You may have heard the following story featured in the Washington Post and WAMU 88.5 (NPR radio). A private developer from Virginia purchased dilapidated residential properties in the District of Columbia for renovation and resale. The developer submitted building plans to the Department of Consumer and Regulatory Affairs (DCRA) and obtained approval, but deviated from the plans to save costs and increase profits. This included ignoring important fire safety requirements, such as sprinkler systems and fire barriers between floors. The developer renovated the properties using unlicensed contractors who performed sub-standard work in violation of the building code. To avoid detection by DCRA, the developer hired private, third-party inspectors to review and approve the construction. Then, the developer sold the properties to unsuspecting buyers under false pretenses by claiming the properties were “totally renovated” or “renovated from top to bottom.” Once the buyers began living in the properties, they slowly realized they were deceived and left with a property that violates the law and is not marketable without substantial repairs.
The developer engaged in this scheme with over 30 properties between 2012 and 2016, until lawyers, including MMC Attorney Michael Campbell, took action and shut down the developer. Michael Campbell, represented five victims in litigation against the developer, which included claims of breach of contract, fraud and violation of the Consumer Protection Procedures Act. Two of the cases were resolved to the satisfaction of the clients prior to trial, while a third case is still pending in the Superior Court for the District of Columbia.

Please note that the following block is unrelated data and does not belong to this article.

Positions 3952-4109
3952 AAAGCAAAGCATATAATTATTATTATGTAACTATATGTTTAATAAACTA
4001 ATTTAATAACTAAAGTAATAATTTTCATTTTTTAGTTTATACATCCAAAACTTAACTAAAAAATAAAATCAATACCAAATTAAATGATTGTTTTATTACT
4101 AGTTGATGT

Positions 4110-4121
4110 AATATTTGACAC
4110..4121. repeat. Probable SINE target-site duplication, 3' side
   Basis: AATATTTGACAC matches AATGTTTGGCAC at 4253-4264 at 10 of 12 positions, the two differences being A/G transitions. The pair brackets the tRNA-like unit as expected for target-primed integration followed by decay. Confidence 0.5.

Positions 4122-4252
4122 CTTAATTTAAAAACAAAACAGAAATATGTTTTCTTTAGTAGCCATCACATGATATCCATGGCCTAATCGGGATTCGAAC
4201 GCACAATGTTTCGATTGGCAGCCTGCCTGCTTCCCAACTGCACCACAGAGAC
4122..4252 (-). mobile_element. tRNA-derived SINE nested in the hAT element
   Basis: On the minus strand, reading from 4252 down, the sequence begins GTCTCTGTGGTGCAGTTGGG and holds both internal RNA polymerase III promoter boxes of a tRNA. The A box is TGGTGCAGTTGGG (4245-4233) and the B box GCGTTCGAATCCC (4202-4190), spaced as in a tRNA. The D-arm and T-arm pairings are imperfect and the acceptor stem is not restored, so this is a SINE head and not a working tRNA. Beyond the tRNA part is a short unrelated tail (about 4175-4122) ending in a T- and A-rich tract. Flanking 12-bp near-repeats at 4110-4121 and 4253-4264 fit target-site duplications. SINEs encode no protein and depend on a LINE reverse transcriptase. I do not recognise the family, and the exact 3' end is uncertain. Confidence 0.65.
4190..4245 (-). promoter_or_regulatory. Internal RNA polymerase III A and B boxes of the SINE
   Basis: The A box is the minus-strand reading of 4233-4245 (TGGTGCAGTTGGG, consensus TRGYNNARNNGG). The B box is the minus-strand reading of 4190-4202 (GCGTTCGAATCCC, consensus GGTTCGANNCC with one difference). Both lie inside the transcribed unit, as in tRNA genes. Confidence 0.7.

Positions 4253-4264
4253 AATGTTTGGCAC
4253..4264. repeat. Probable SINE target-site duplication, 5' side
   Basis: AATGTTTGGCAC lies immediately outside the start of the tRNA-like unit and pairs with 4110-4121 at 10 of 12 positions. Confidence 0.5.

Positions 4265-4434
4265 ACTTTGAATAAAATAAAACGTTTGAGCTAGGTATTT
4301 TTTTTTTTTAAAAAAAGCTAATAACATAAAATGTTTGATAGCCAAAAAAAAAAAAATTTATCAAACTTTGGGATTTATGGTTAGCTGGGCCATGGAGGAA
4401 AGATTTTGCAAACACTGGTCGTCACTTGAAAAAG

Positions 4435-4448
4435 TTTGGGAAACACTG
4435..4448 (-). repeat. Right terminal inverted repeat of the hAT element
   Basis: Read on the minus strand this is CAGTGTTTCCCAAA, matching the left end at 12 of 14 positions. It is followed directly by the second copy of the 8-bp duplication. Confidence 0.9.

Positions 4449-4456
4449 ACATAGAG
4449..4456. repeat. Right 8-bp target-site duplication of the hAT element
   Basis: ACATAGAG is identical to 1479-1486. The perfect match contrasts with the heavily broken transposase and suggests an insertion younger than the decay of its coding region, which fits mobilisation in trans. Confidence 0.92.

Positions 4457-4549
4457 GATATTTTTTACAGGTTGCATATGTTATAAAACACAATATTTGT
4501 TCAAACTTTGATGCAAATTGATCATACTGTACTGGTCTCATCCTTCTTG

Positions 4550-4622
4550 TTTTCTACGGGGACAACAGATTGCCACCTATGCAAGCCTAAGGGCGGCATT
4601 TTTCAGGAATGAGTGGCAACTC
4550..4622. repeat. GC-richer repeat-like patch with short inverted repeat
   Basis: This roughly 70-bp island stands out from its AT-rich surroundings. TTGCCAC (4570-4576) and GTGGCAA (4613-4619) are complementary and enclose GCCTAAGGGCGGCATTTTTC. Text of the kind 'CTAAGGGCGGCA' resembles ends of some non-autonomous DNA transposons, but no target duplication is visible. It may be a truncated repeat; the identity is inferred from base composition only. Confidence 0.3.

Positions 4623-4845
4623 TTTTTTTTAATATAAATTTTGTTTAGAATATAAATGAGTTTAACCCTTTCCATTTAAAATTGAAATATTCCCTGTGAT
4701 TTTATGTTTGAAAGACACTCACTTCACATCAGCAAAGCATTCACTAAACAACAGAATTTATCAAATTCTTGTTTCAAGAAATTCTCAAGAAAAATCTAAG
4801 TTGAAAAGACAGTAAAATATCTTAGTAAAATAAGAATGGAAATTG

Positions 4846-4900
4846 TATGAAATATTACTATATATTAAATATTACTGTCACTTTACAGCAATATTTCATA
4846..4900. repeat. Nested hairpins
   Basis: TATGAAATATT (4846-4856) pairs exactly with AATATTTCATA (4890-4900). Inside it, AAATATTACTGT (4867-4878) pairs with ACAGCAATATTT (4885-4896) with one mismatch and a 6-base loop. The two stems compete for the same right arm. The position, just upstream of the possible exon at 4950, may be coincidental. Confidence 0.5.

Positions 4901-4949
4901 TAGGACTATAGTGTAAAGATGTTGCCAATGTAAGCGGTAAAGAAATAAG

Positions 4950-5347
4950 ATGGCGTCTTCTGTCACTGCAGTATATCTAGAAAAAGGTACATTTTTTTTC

After several home owners complained to DCRA, the Attorney General for the District of Columbia finally took action and sued the developer for ignoring stop work orders and repeated violations of building codes and consumer protection laws. After several months of litigation, the developer agreed to stop working in the District and pay $1.3M into a restitution fund for victims. According to Mr. Campbell, that amount is insufficient to compensate all the property owners who need to make their properties code compliant. As a result, more private litigation is necessary to fully compensate owners for their losses.
Miller, Miller & Canby has represented property owners in Montgomery County and the Washington DC area since its inception over 70 years ago. The firm’s attorneys bring their trial skills and deep knowledge of real property to this field of law, which many other practitioners tend to treat administratively. The extensive breadth of knowledge and experience of the firm’s real estate attorneys is evidenced by the wide variety of cases Miller, Miller & Canby trial attorneys have handled — both at trial and appellate levels.
Michael Campbell is a partner in the litigation group at Miller, Miller & Canby. In addition to trial and appellate advocacy, his practice focuses on real estate litigation and property tax assessment appeals. Please feel free to contact Mr. Campbell at 301.762.5212 or send him an email. For more information about the firm’s litigation practice and representative cases, click here.